SALT LAKE CITY — The Navajo Nation is seeking to intervene in a series of sex abuse lawsuits filed against The Church of Jesus Christ of Latter-day Saints, arguing to have the cases heard in its tribal courts.
In a pair of court filings on Friday, the Navajo Nation’s Department of Justice asks a federal judge to allow it to intervene in a legal dispute between the LDS Church and the alleged sex abuse victims. It also asks the judge to allow the case to be heard in Navajo Tribal Court in New Mexico and not Utah, as the LDS Church wishes.
“In this case, because there are facts alleging nonmember activities, and agreements with tribal members and the tribe, all possibly occurring on the reservation, the jurisdiction of the Tribal Court is colorable under the theory that tribal courts ‘retain inherent sovereign power to exercise some forms of civil jurisdiction over non-Indians on their reservations,'” Navajo Nation attorney K. Andrew Fitzgerald wrote.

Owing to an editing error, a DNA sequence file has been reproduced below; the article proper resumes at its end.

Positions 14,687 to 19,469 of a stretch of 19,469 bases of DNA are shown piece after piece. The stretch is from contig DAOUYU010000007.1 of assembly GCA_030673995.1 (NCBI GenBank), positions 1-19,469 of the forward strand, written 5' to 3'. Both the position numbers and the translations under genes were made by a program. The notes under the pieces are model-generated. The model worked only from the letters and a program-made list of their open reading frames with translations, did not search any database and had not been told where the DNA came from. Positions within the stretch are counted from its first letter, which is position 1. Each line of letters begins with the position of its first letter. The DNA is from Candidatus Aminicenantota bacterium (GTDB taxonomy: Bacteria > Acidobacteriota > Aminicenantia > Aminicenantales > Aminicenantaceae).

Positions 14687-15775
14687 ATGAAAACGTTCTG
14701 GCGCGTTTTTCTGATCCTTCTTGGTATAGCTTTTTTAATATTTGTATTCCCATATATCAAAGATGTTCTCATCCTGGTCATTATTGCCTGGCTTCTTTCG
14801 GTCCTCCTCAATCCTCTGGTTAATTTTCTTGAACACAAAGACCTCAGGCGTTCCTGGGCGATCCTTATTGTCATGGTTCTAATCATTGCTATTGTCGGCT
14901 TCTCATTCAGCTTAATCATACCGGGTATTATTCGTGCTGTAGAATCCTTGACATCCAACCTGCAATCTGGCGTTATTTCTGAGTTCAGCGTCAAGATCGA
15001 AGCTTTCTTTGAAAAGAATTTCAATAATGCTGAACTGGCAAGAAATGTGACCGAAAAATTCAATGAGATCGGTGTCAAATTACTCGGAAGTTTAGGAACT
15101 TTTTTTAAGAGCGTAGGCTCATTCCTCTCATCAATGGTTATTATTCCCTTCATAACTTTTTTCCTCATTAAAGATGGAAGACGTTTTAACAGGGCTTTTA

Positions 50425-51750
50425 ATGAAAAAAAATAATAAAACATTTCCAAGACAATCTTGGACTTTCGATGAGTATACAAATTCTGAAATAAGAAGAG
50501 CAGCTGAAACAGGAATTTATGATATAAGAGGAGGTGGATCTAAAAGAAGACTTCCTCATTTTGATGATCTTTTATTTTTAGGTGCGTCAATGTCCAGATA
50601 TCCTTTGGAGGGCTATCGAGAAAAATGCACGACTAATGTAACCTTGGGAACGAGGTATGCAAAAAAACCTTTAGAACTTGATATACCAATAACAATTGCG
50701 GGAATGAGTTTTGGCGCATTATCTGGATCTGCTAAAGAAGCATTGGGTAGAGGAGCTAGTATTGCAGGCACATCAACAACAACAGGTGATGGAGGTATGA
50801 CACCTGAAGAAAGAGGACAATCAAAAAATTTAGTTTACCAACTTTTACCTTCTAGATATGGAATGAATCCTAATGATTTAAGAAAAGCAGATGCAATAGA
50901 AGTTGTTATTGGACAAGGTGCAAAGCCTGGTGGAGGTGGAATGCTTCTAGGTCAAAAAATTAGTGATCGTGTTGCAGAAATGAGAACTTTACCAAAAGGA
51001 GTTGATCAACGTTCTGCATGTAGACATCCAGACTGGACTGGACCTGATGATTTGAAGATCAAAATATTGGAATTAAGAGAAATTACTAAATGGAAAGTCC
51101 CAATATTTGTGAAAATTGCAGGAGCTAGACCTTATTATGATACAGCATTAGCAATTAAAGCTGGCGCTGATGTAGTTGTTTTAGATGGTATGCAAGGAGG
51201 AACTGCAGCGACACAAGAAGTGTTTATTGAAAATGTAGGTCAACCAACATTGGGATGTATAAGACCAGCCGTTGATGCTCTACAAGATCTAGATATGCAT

Four people are suing the LDS Church, alleging they were sexually abused in the 1960s and 1970s while participating in the faith’s “Indian Student Placement Program.” Some of the people suing claim they reported abuse to church authorities, who did nothing about it. The lawyers for the four want the case heard on Navajo Tribal Court. The LDS Church is arguing that if any abuse occurred off the reservation and in Utah, it should be heard in federal court in Salt Lake City.
Most recently, attorneys for the church have asked the judge to dismiss a subpoena requiring LDS Church President Thomas S. Monson to give a deposition. A hearing is scheduled Monday in federal court.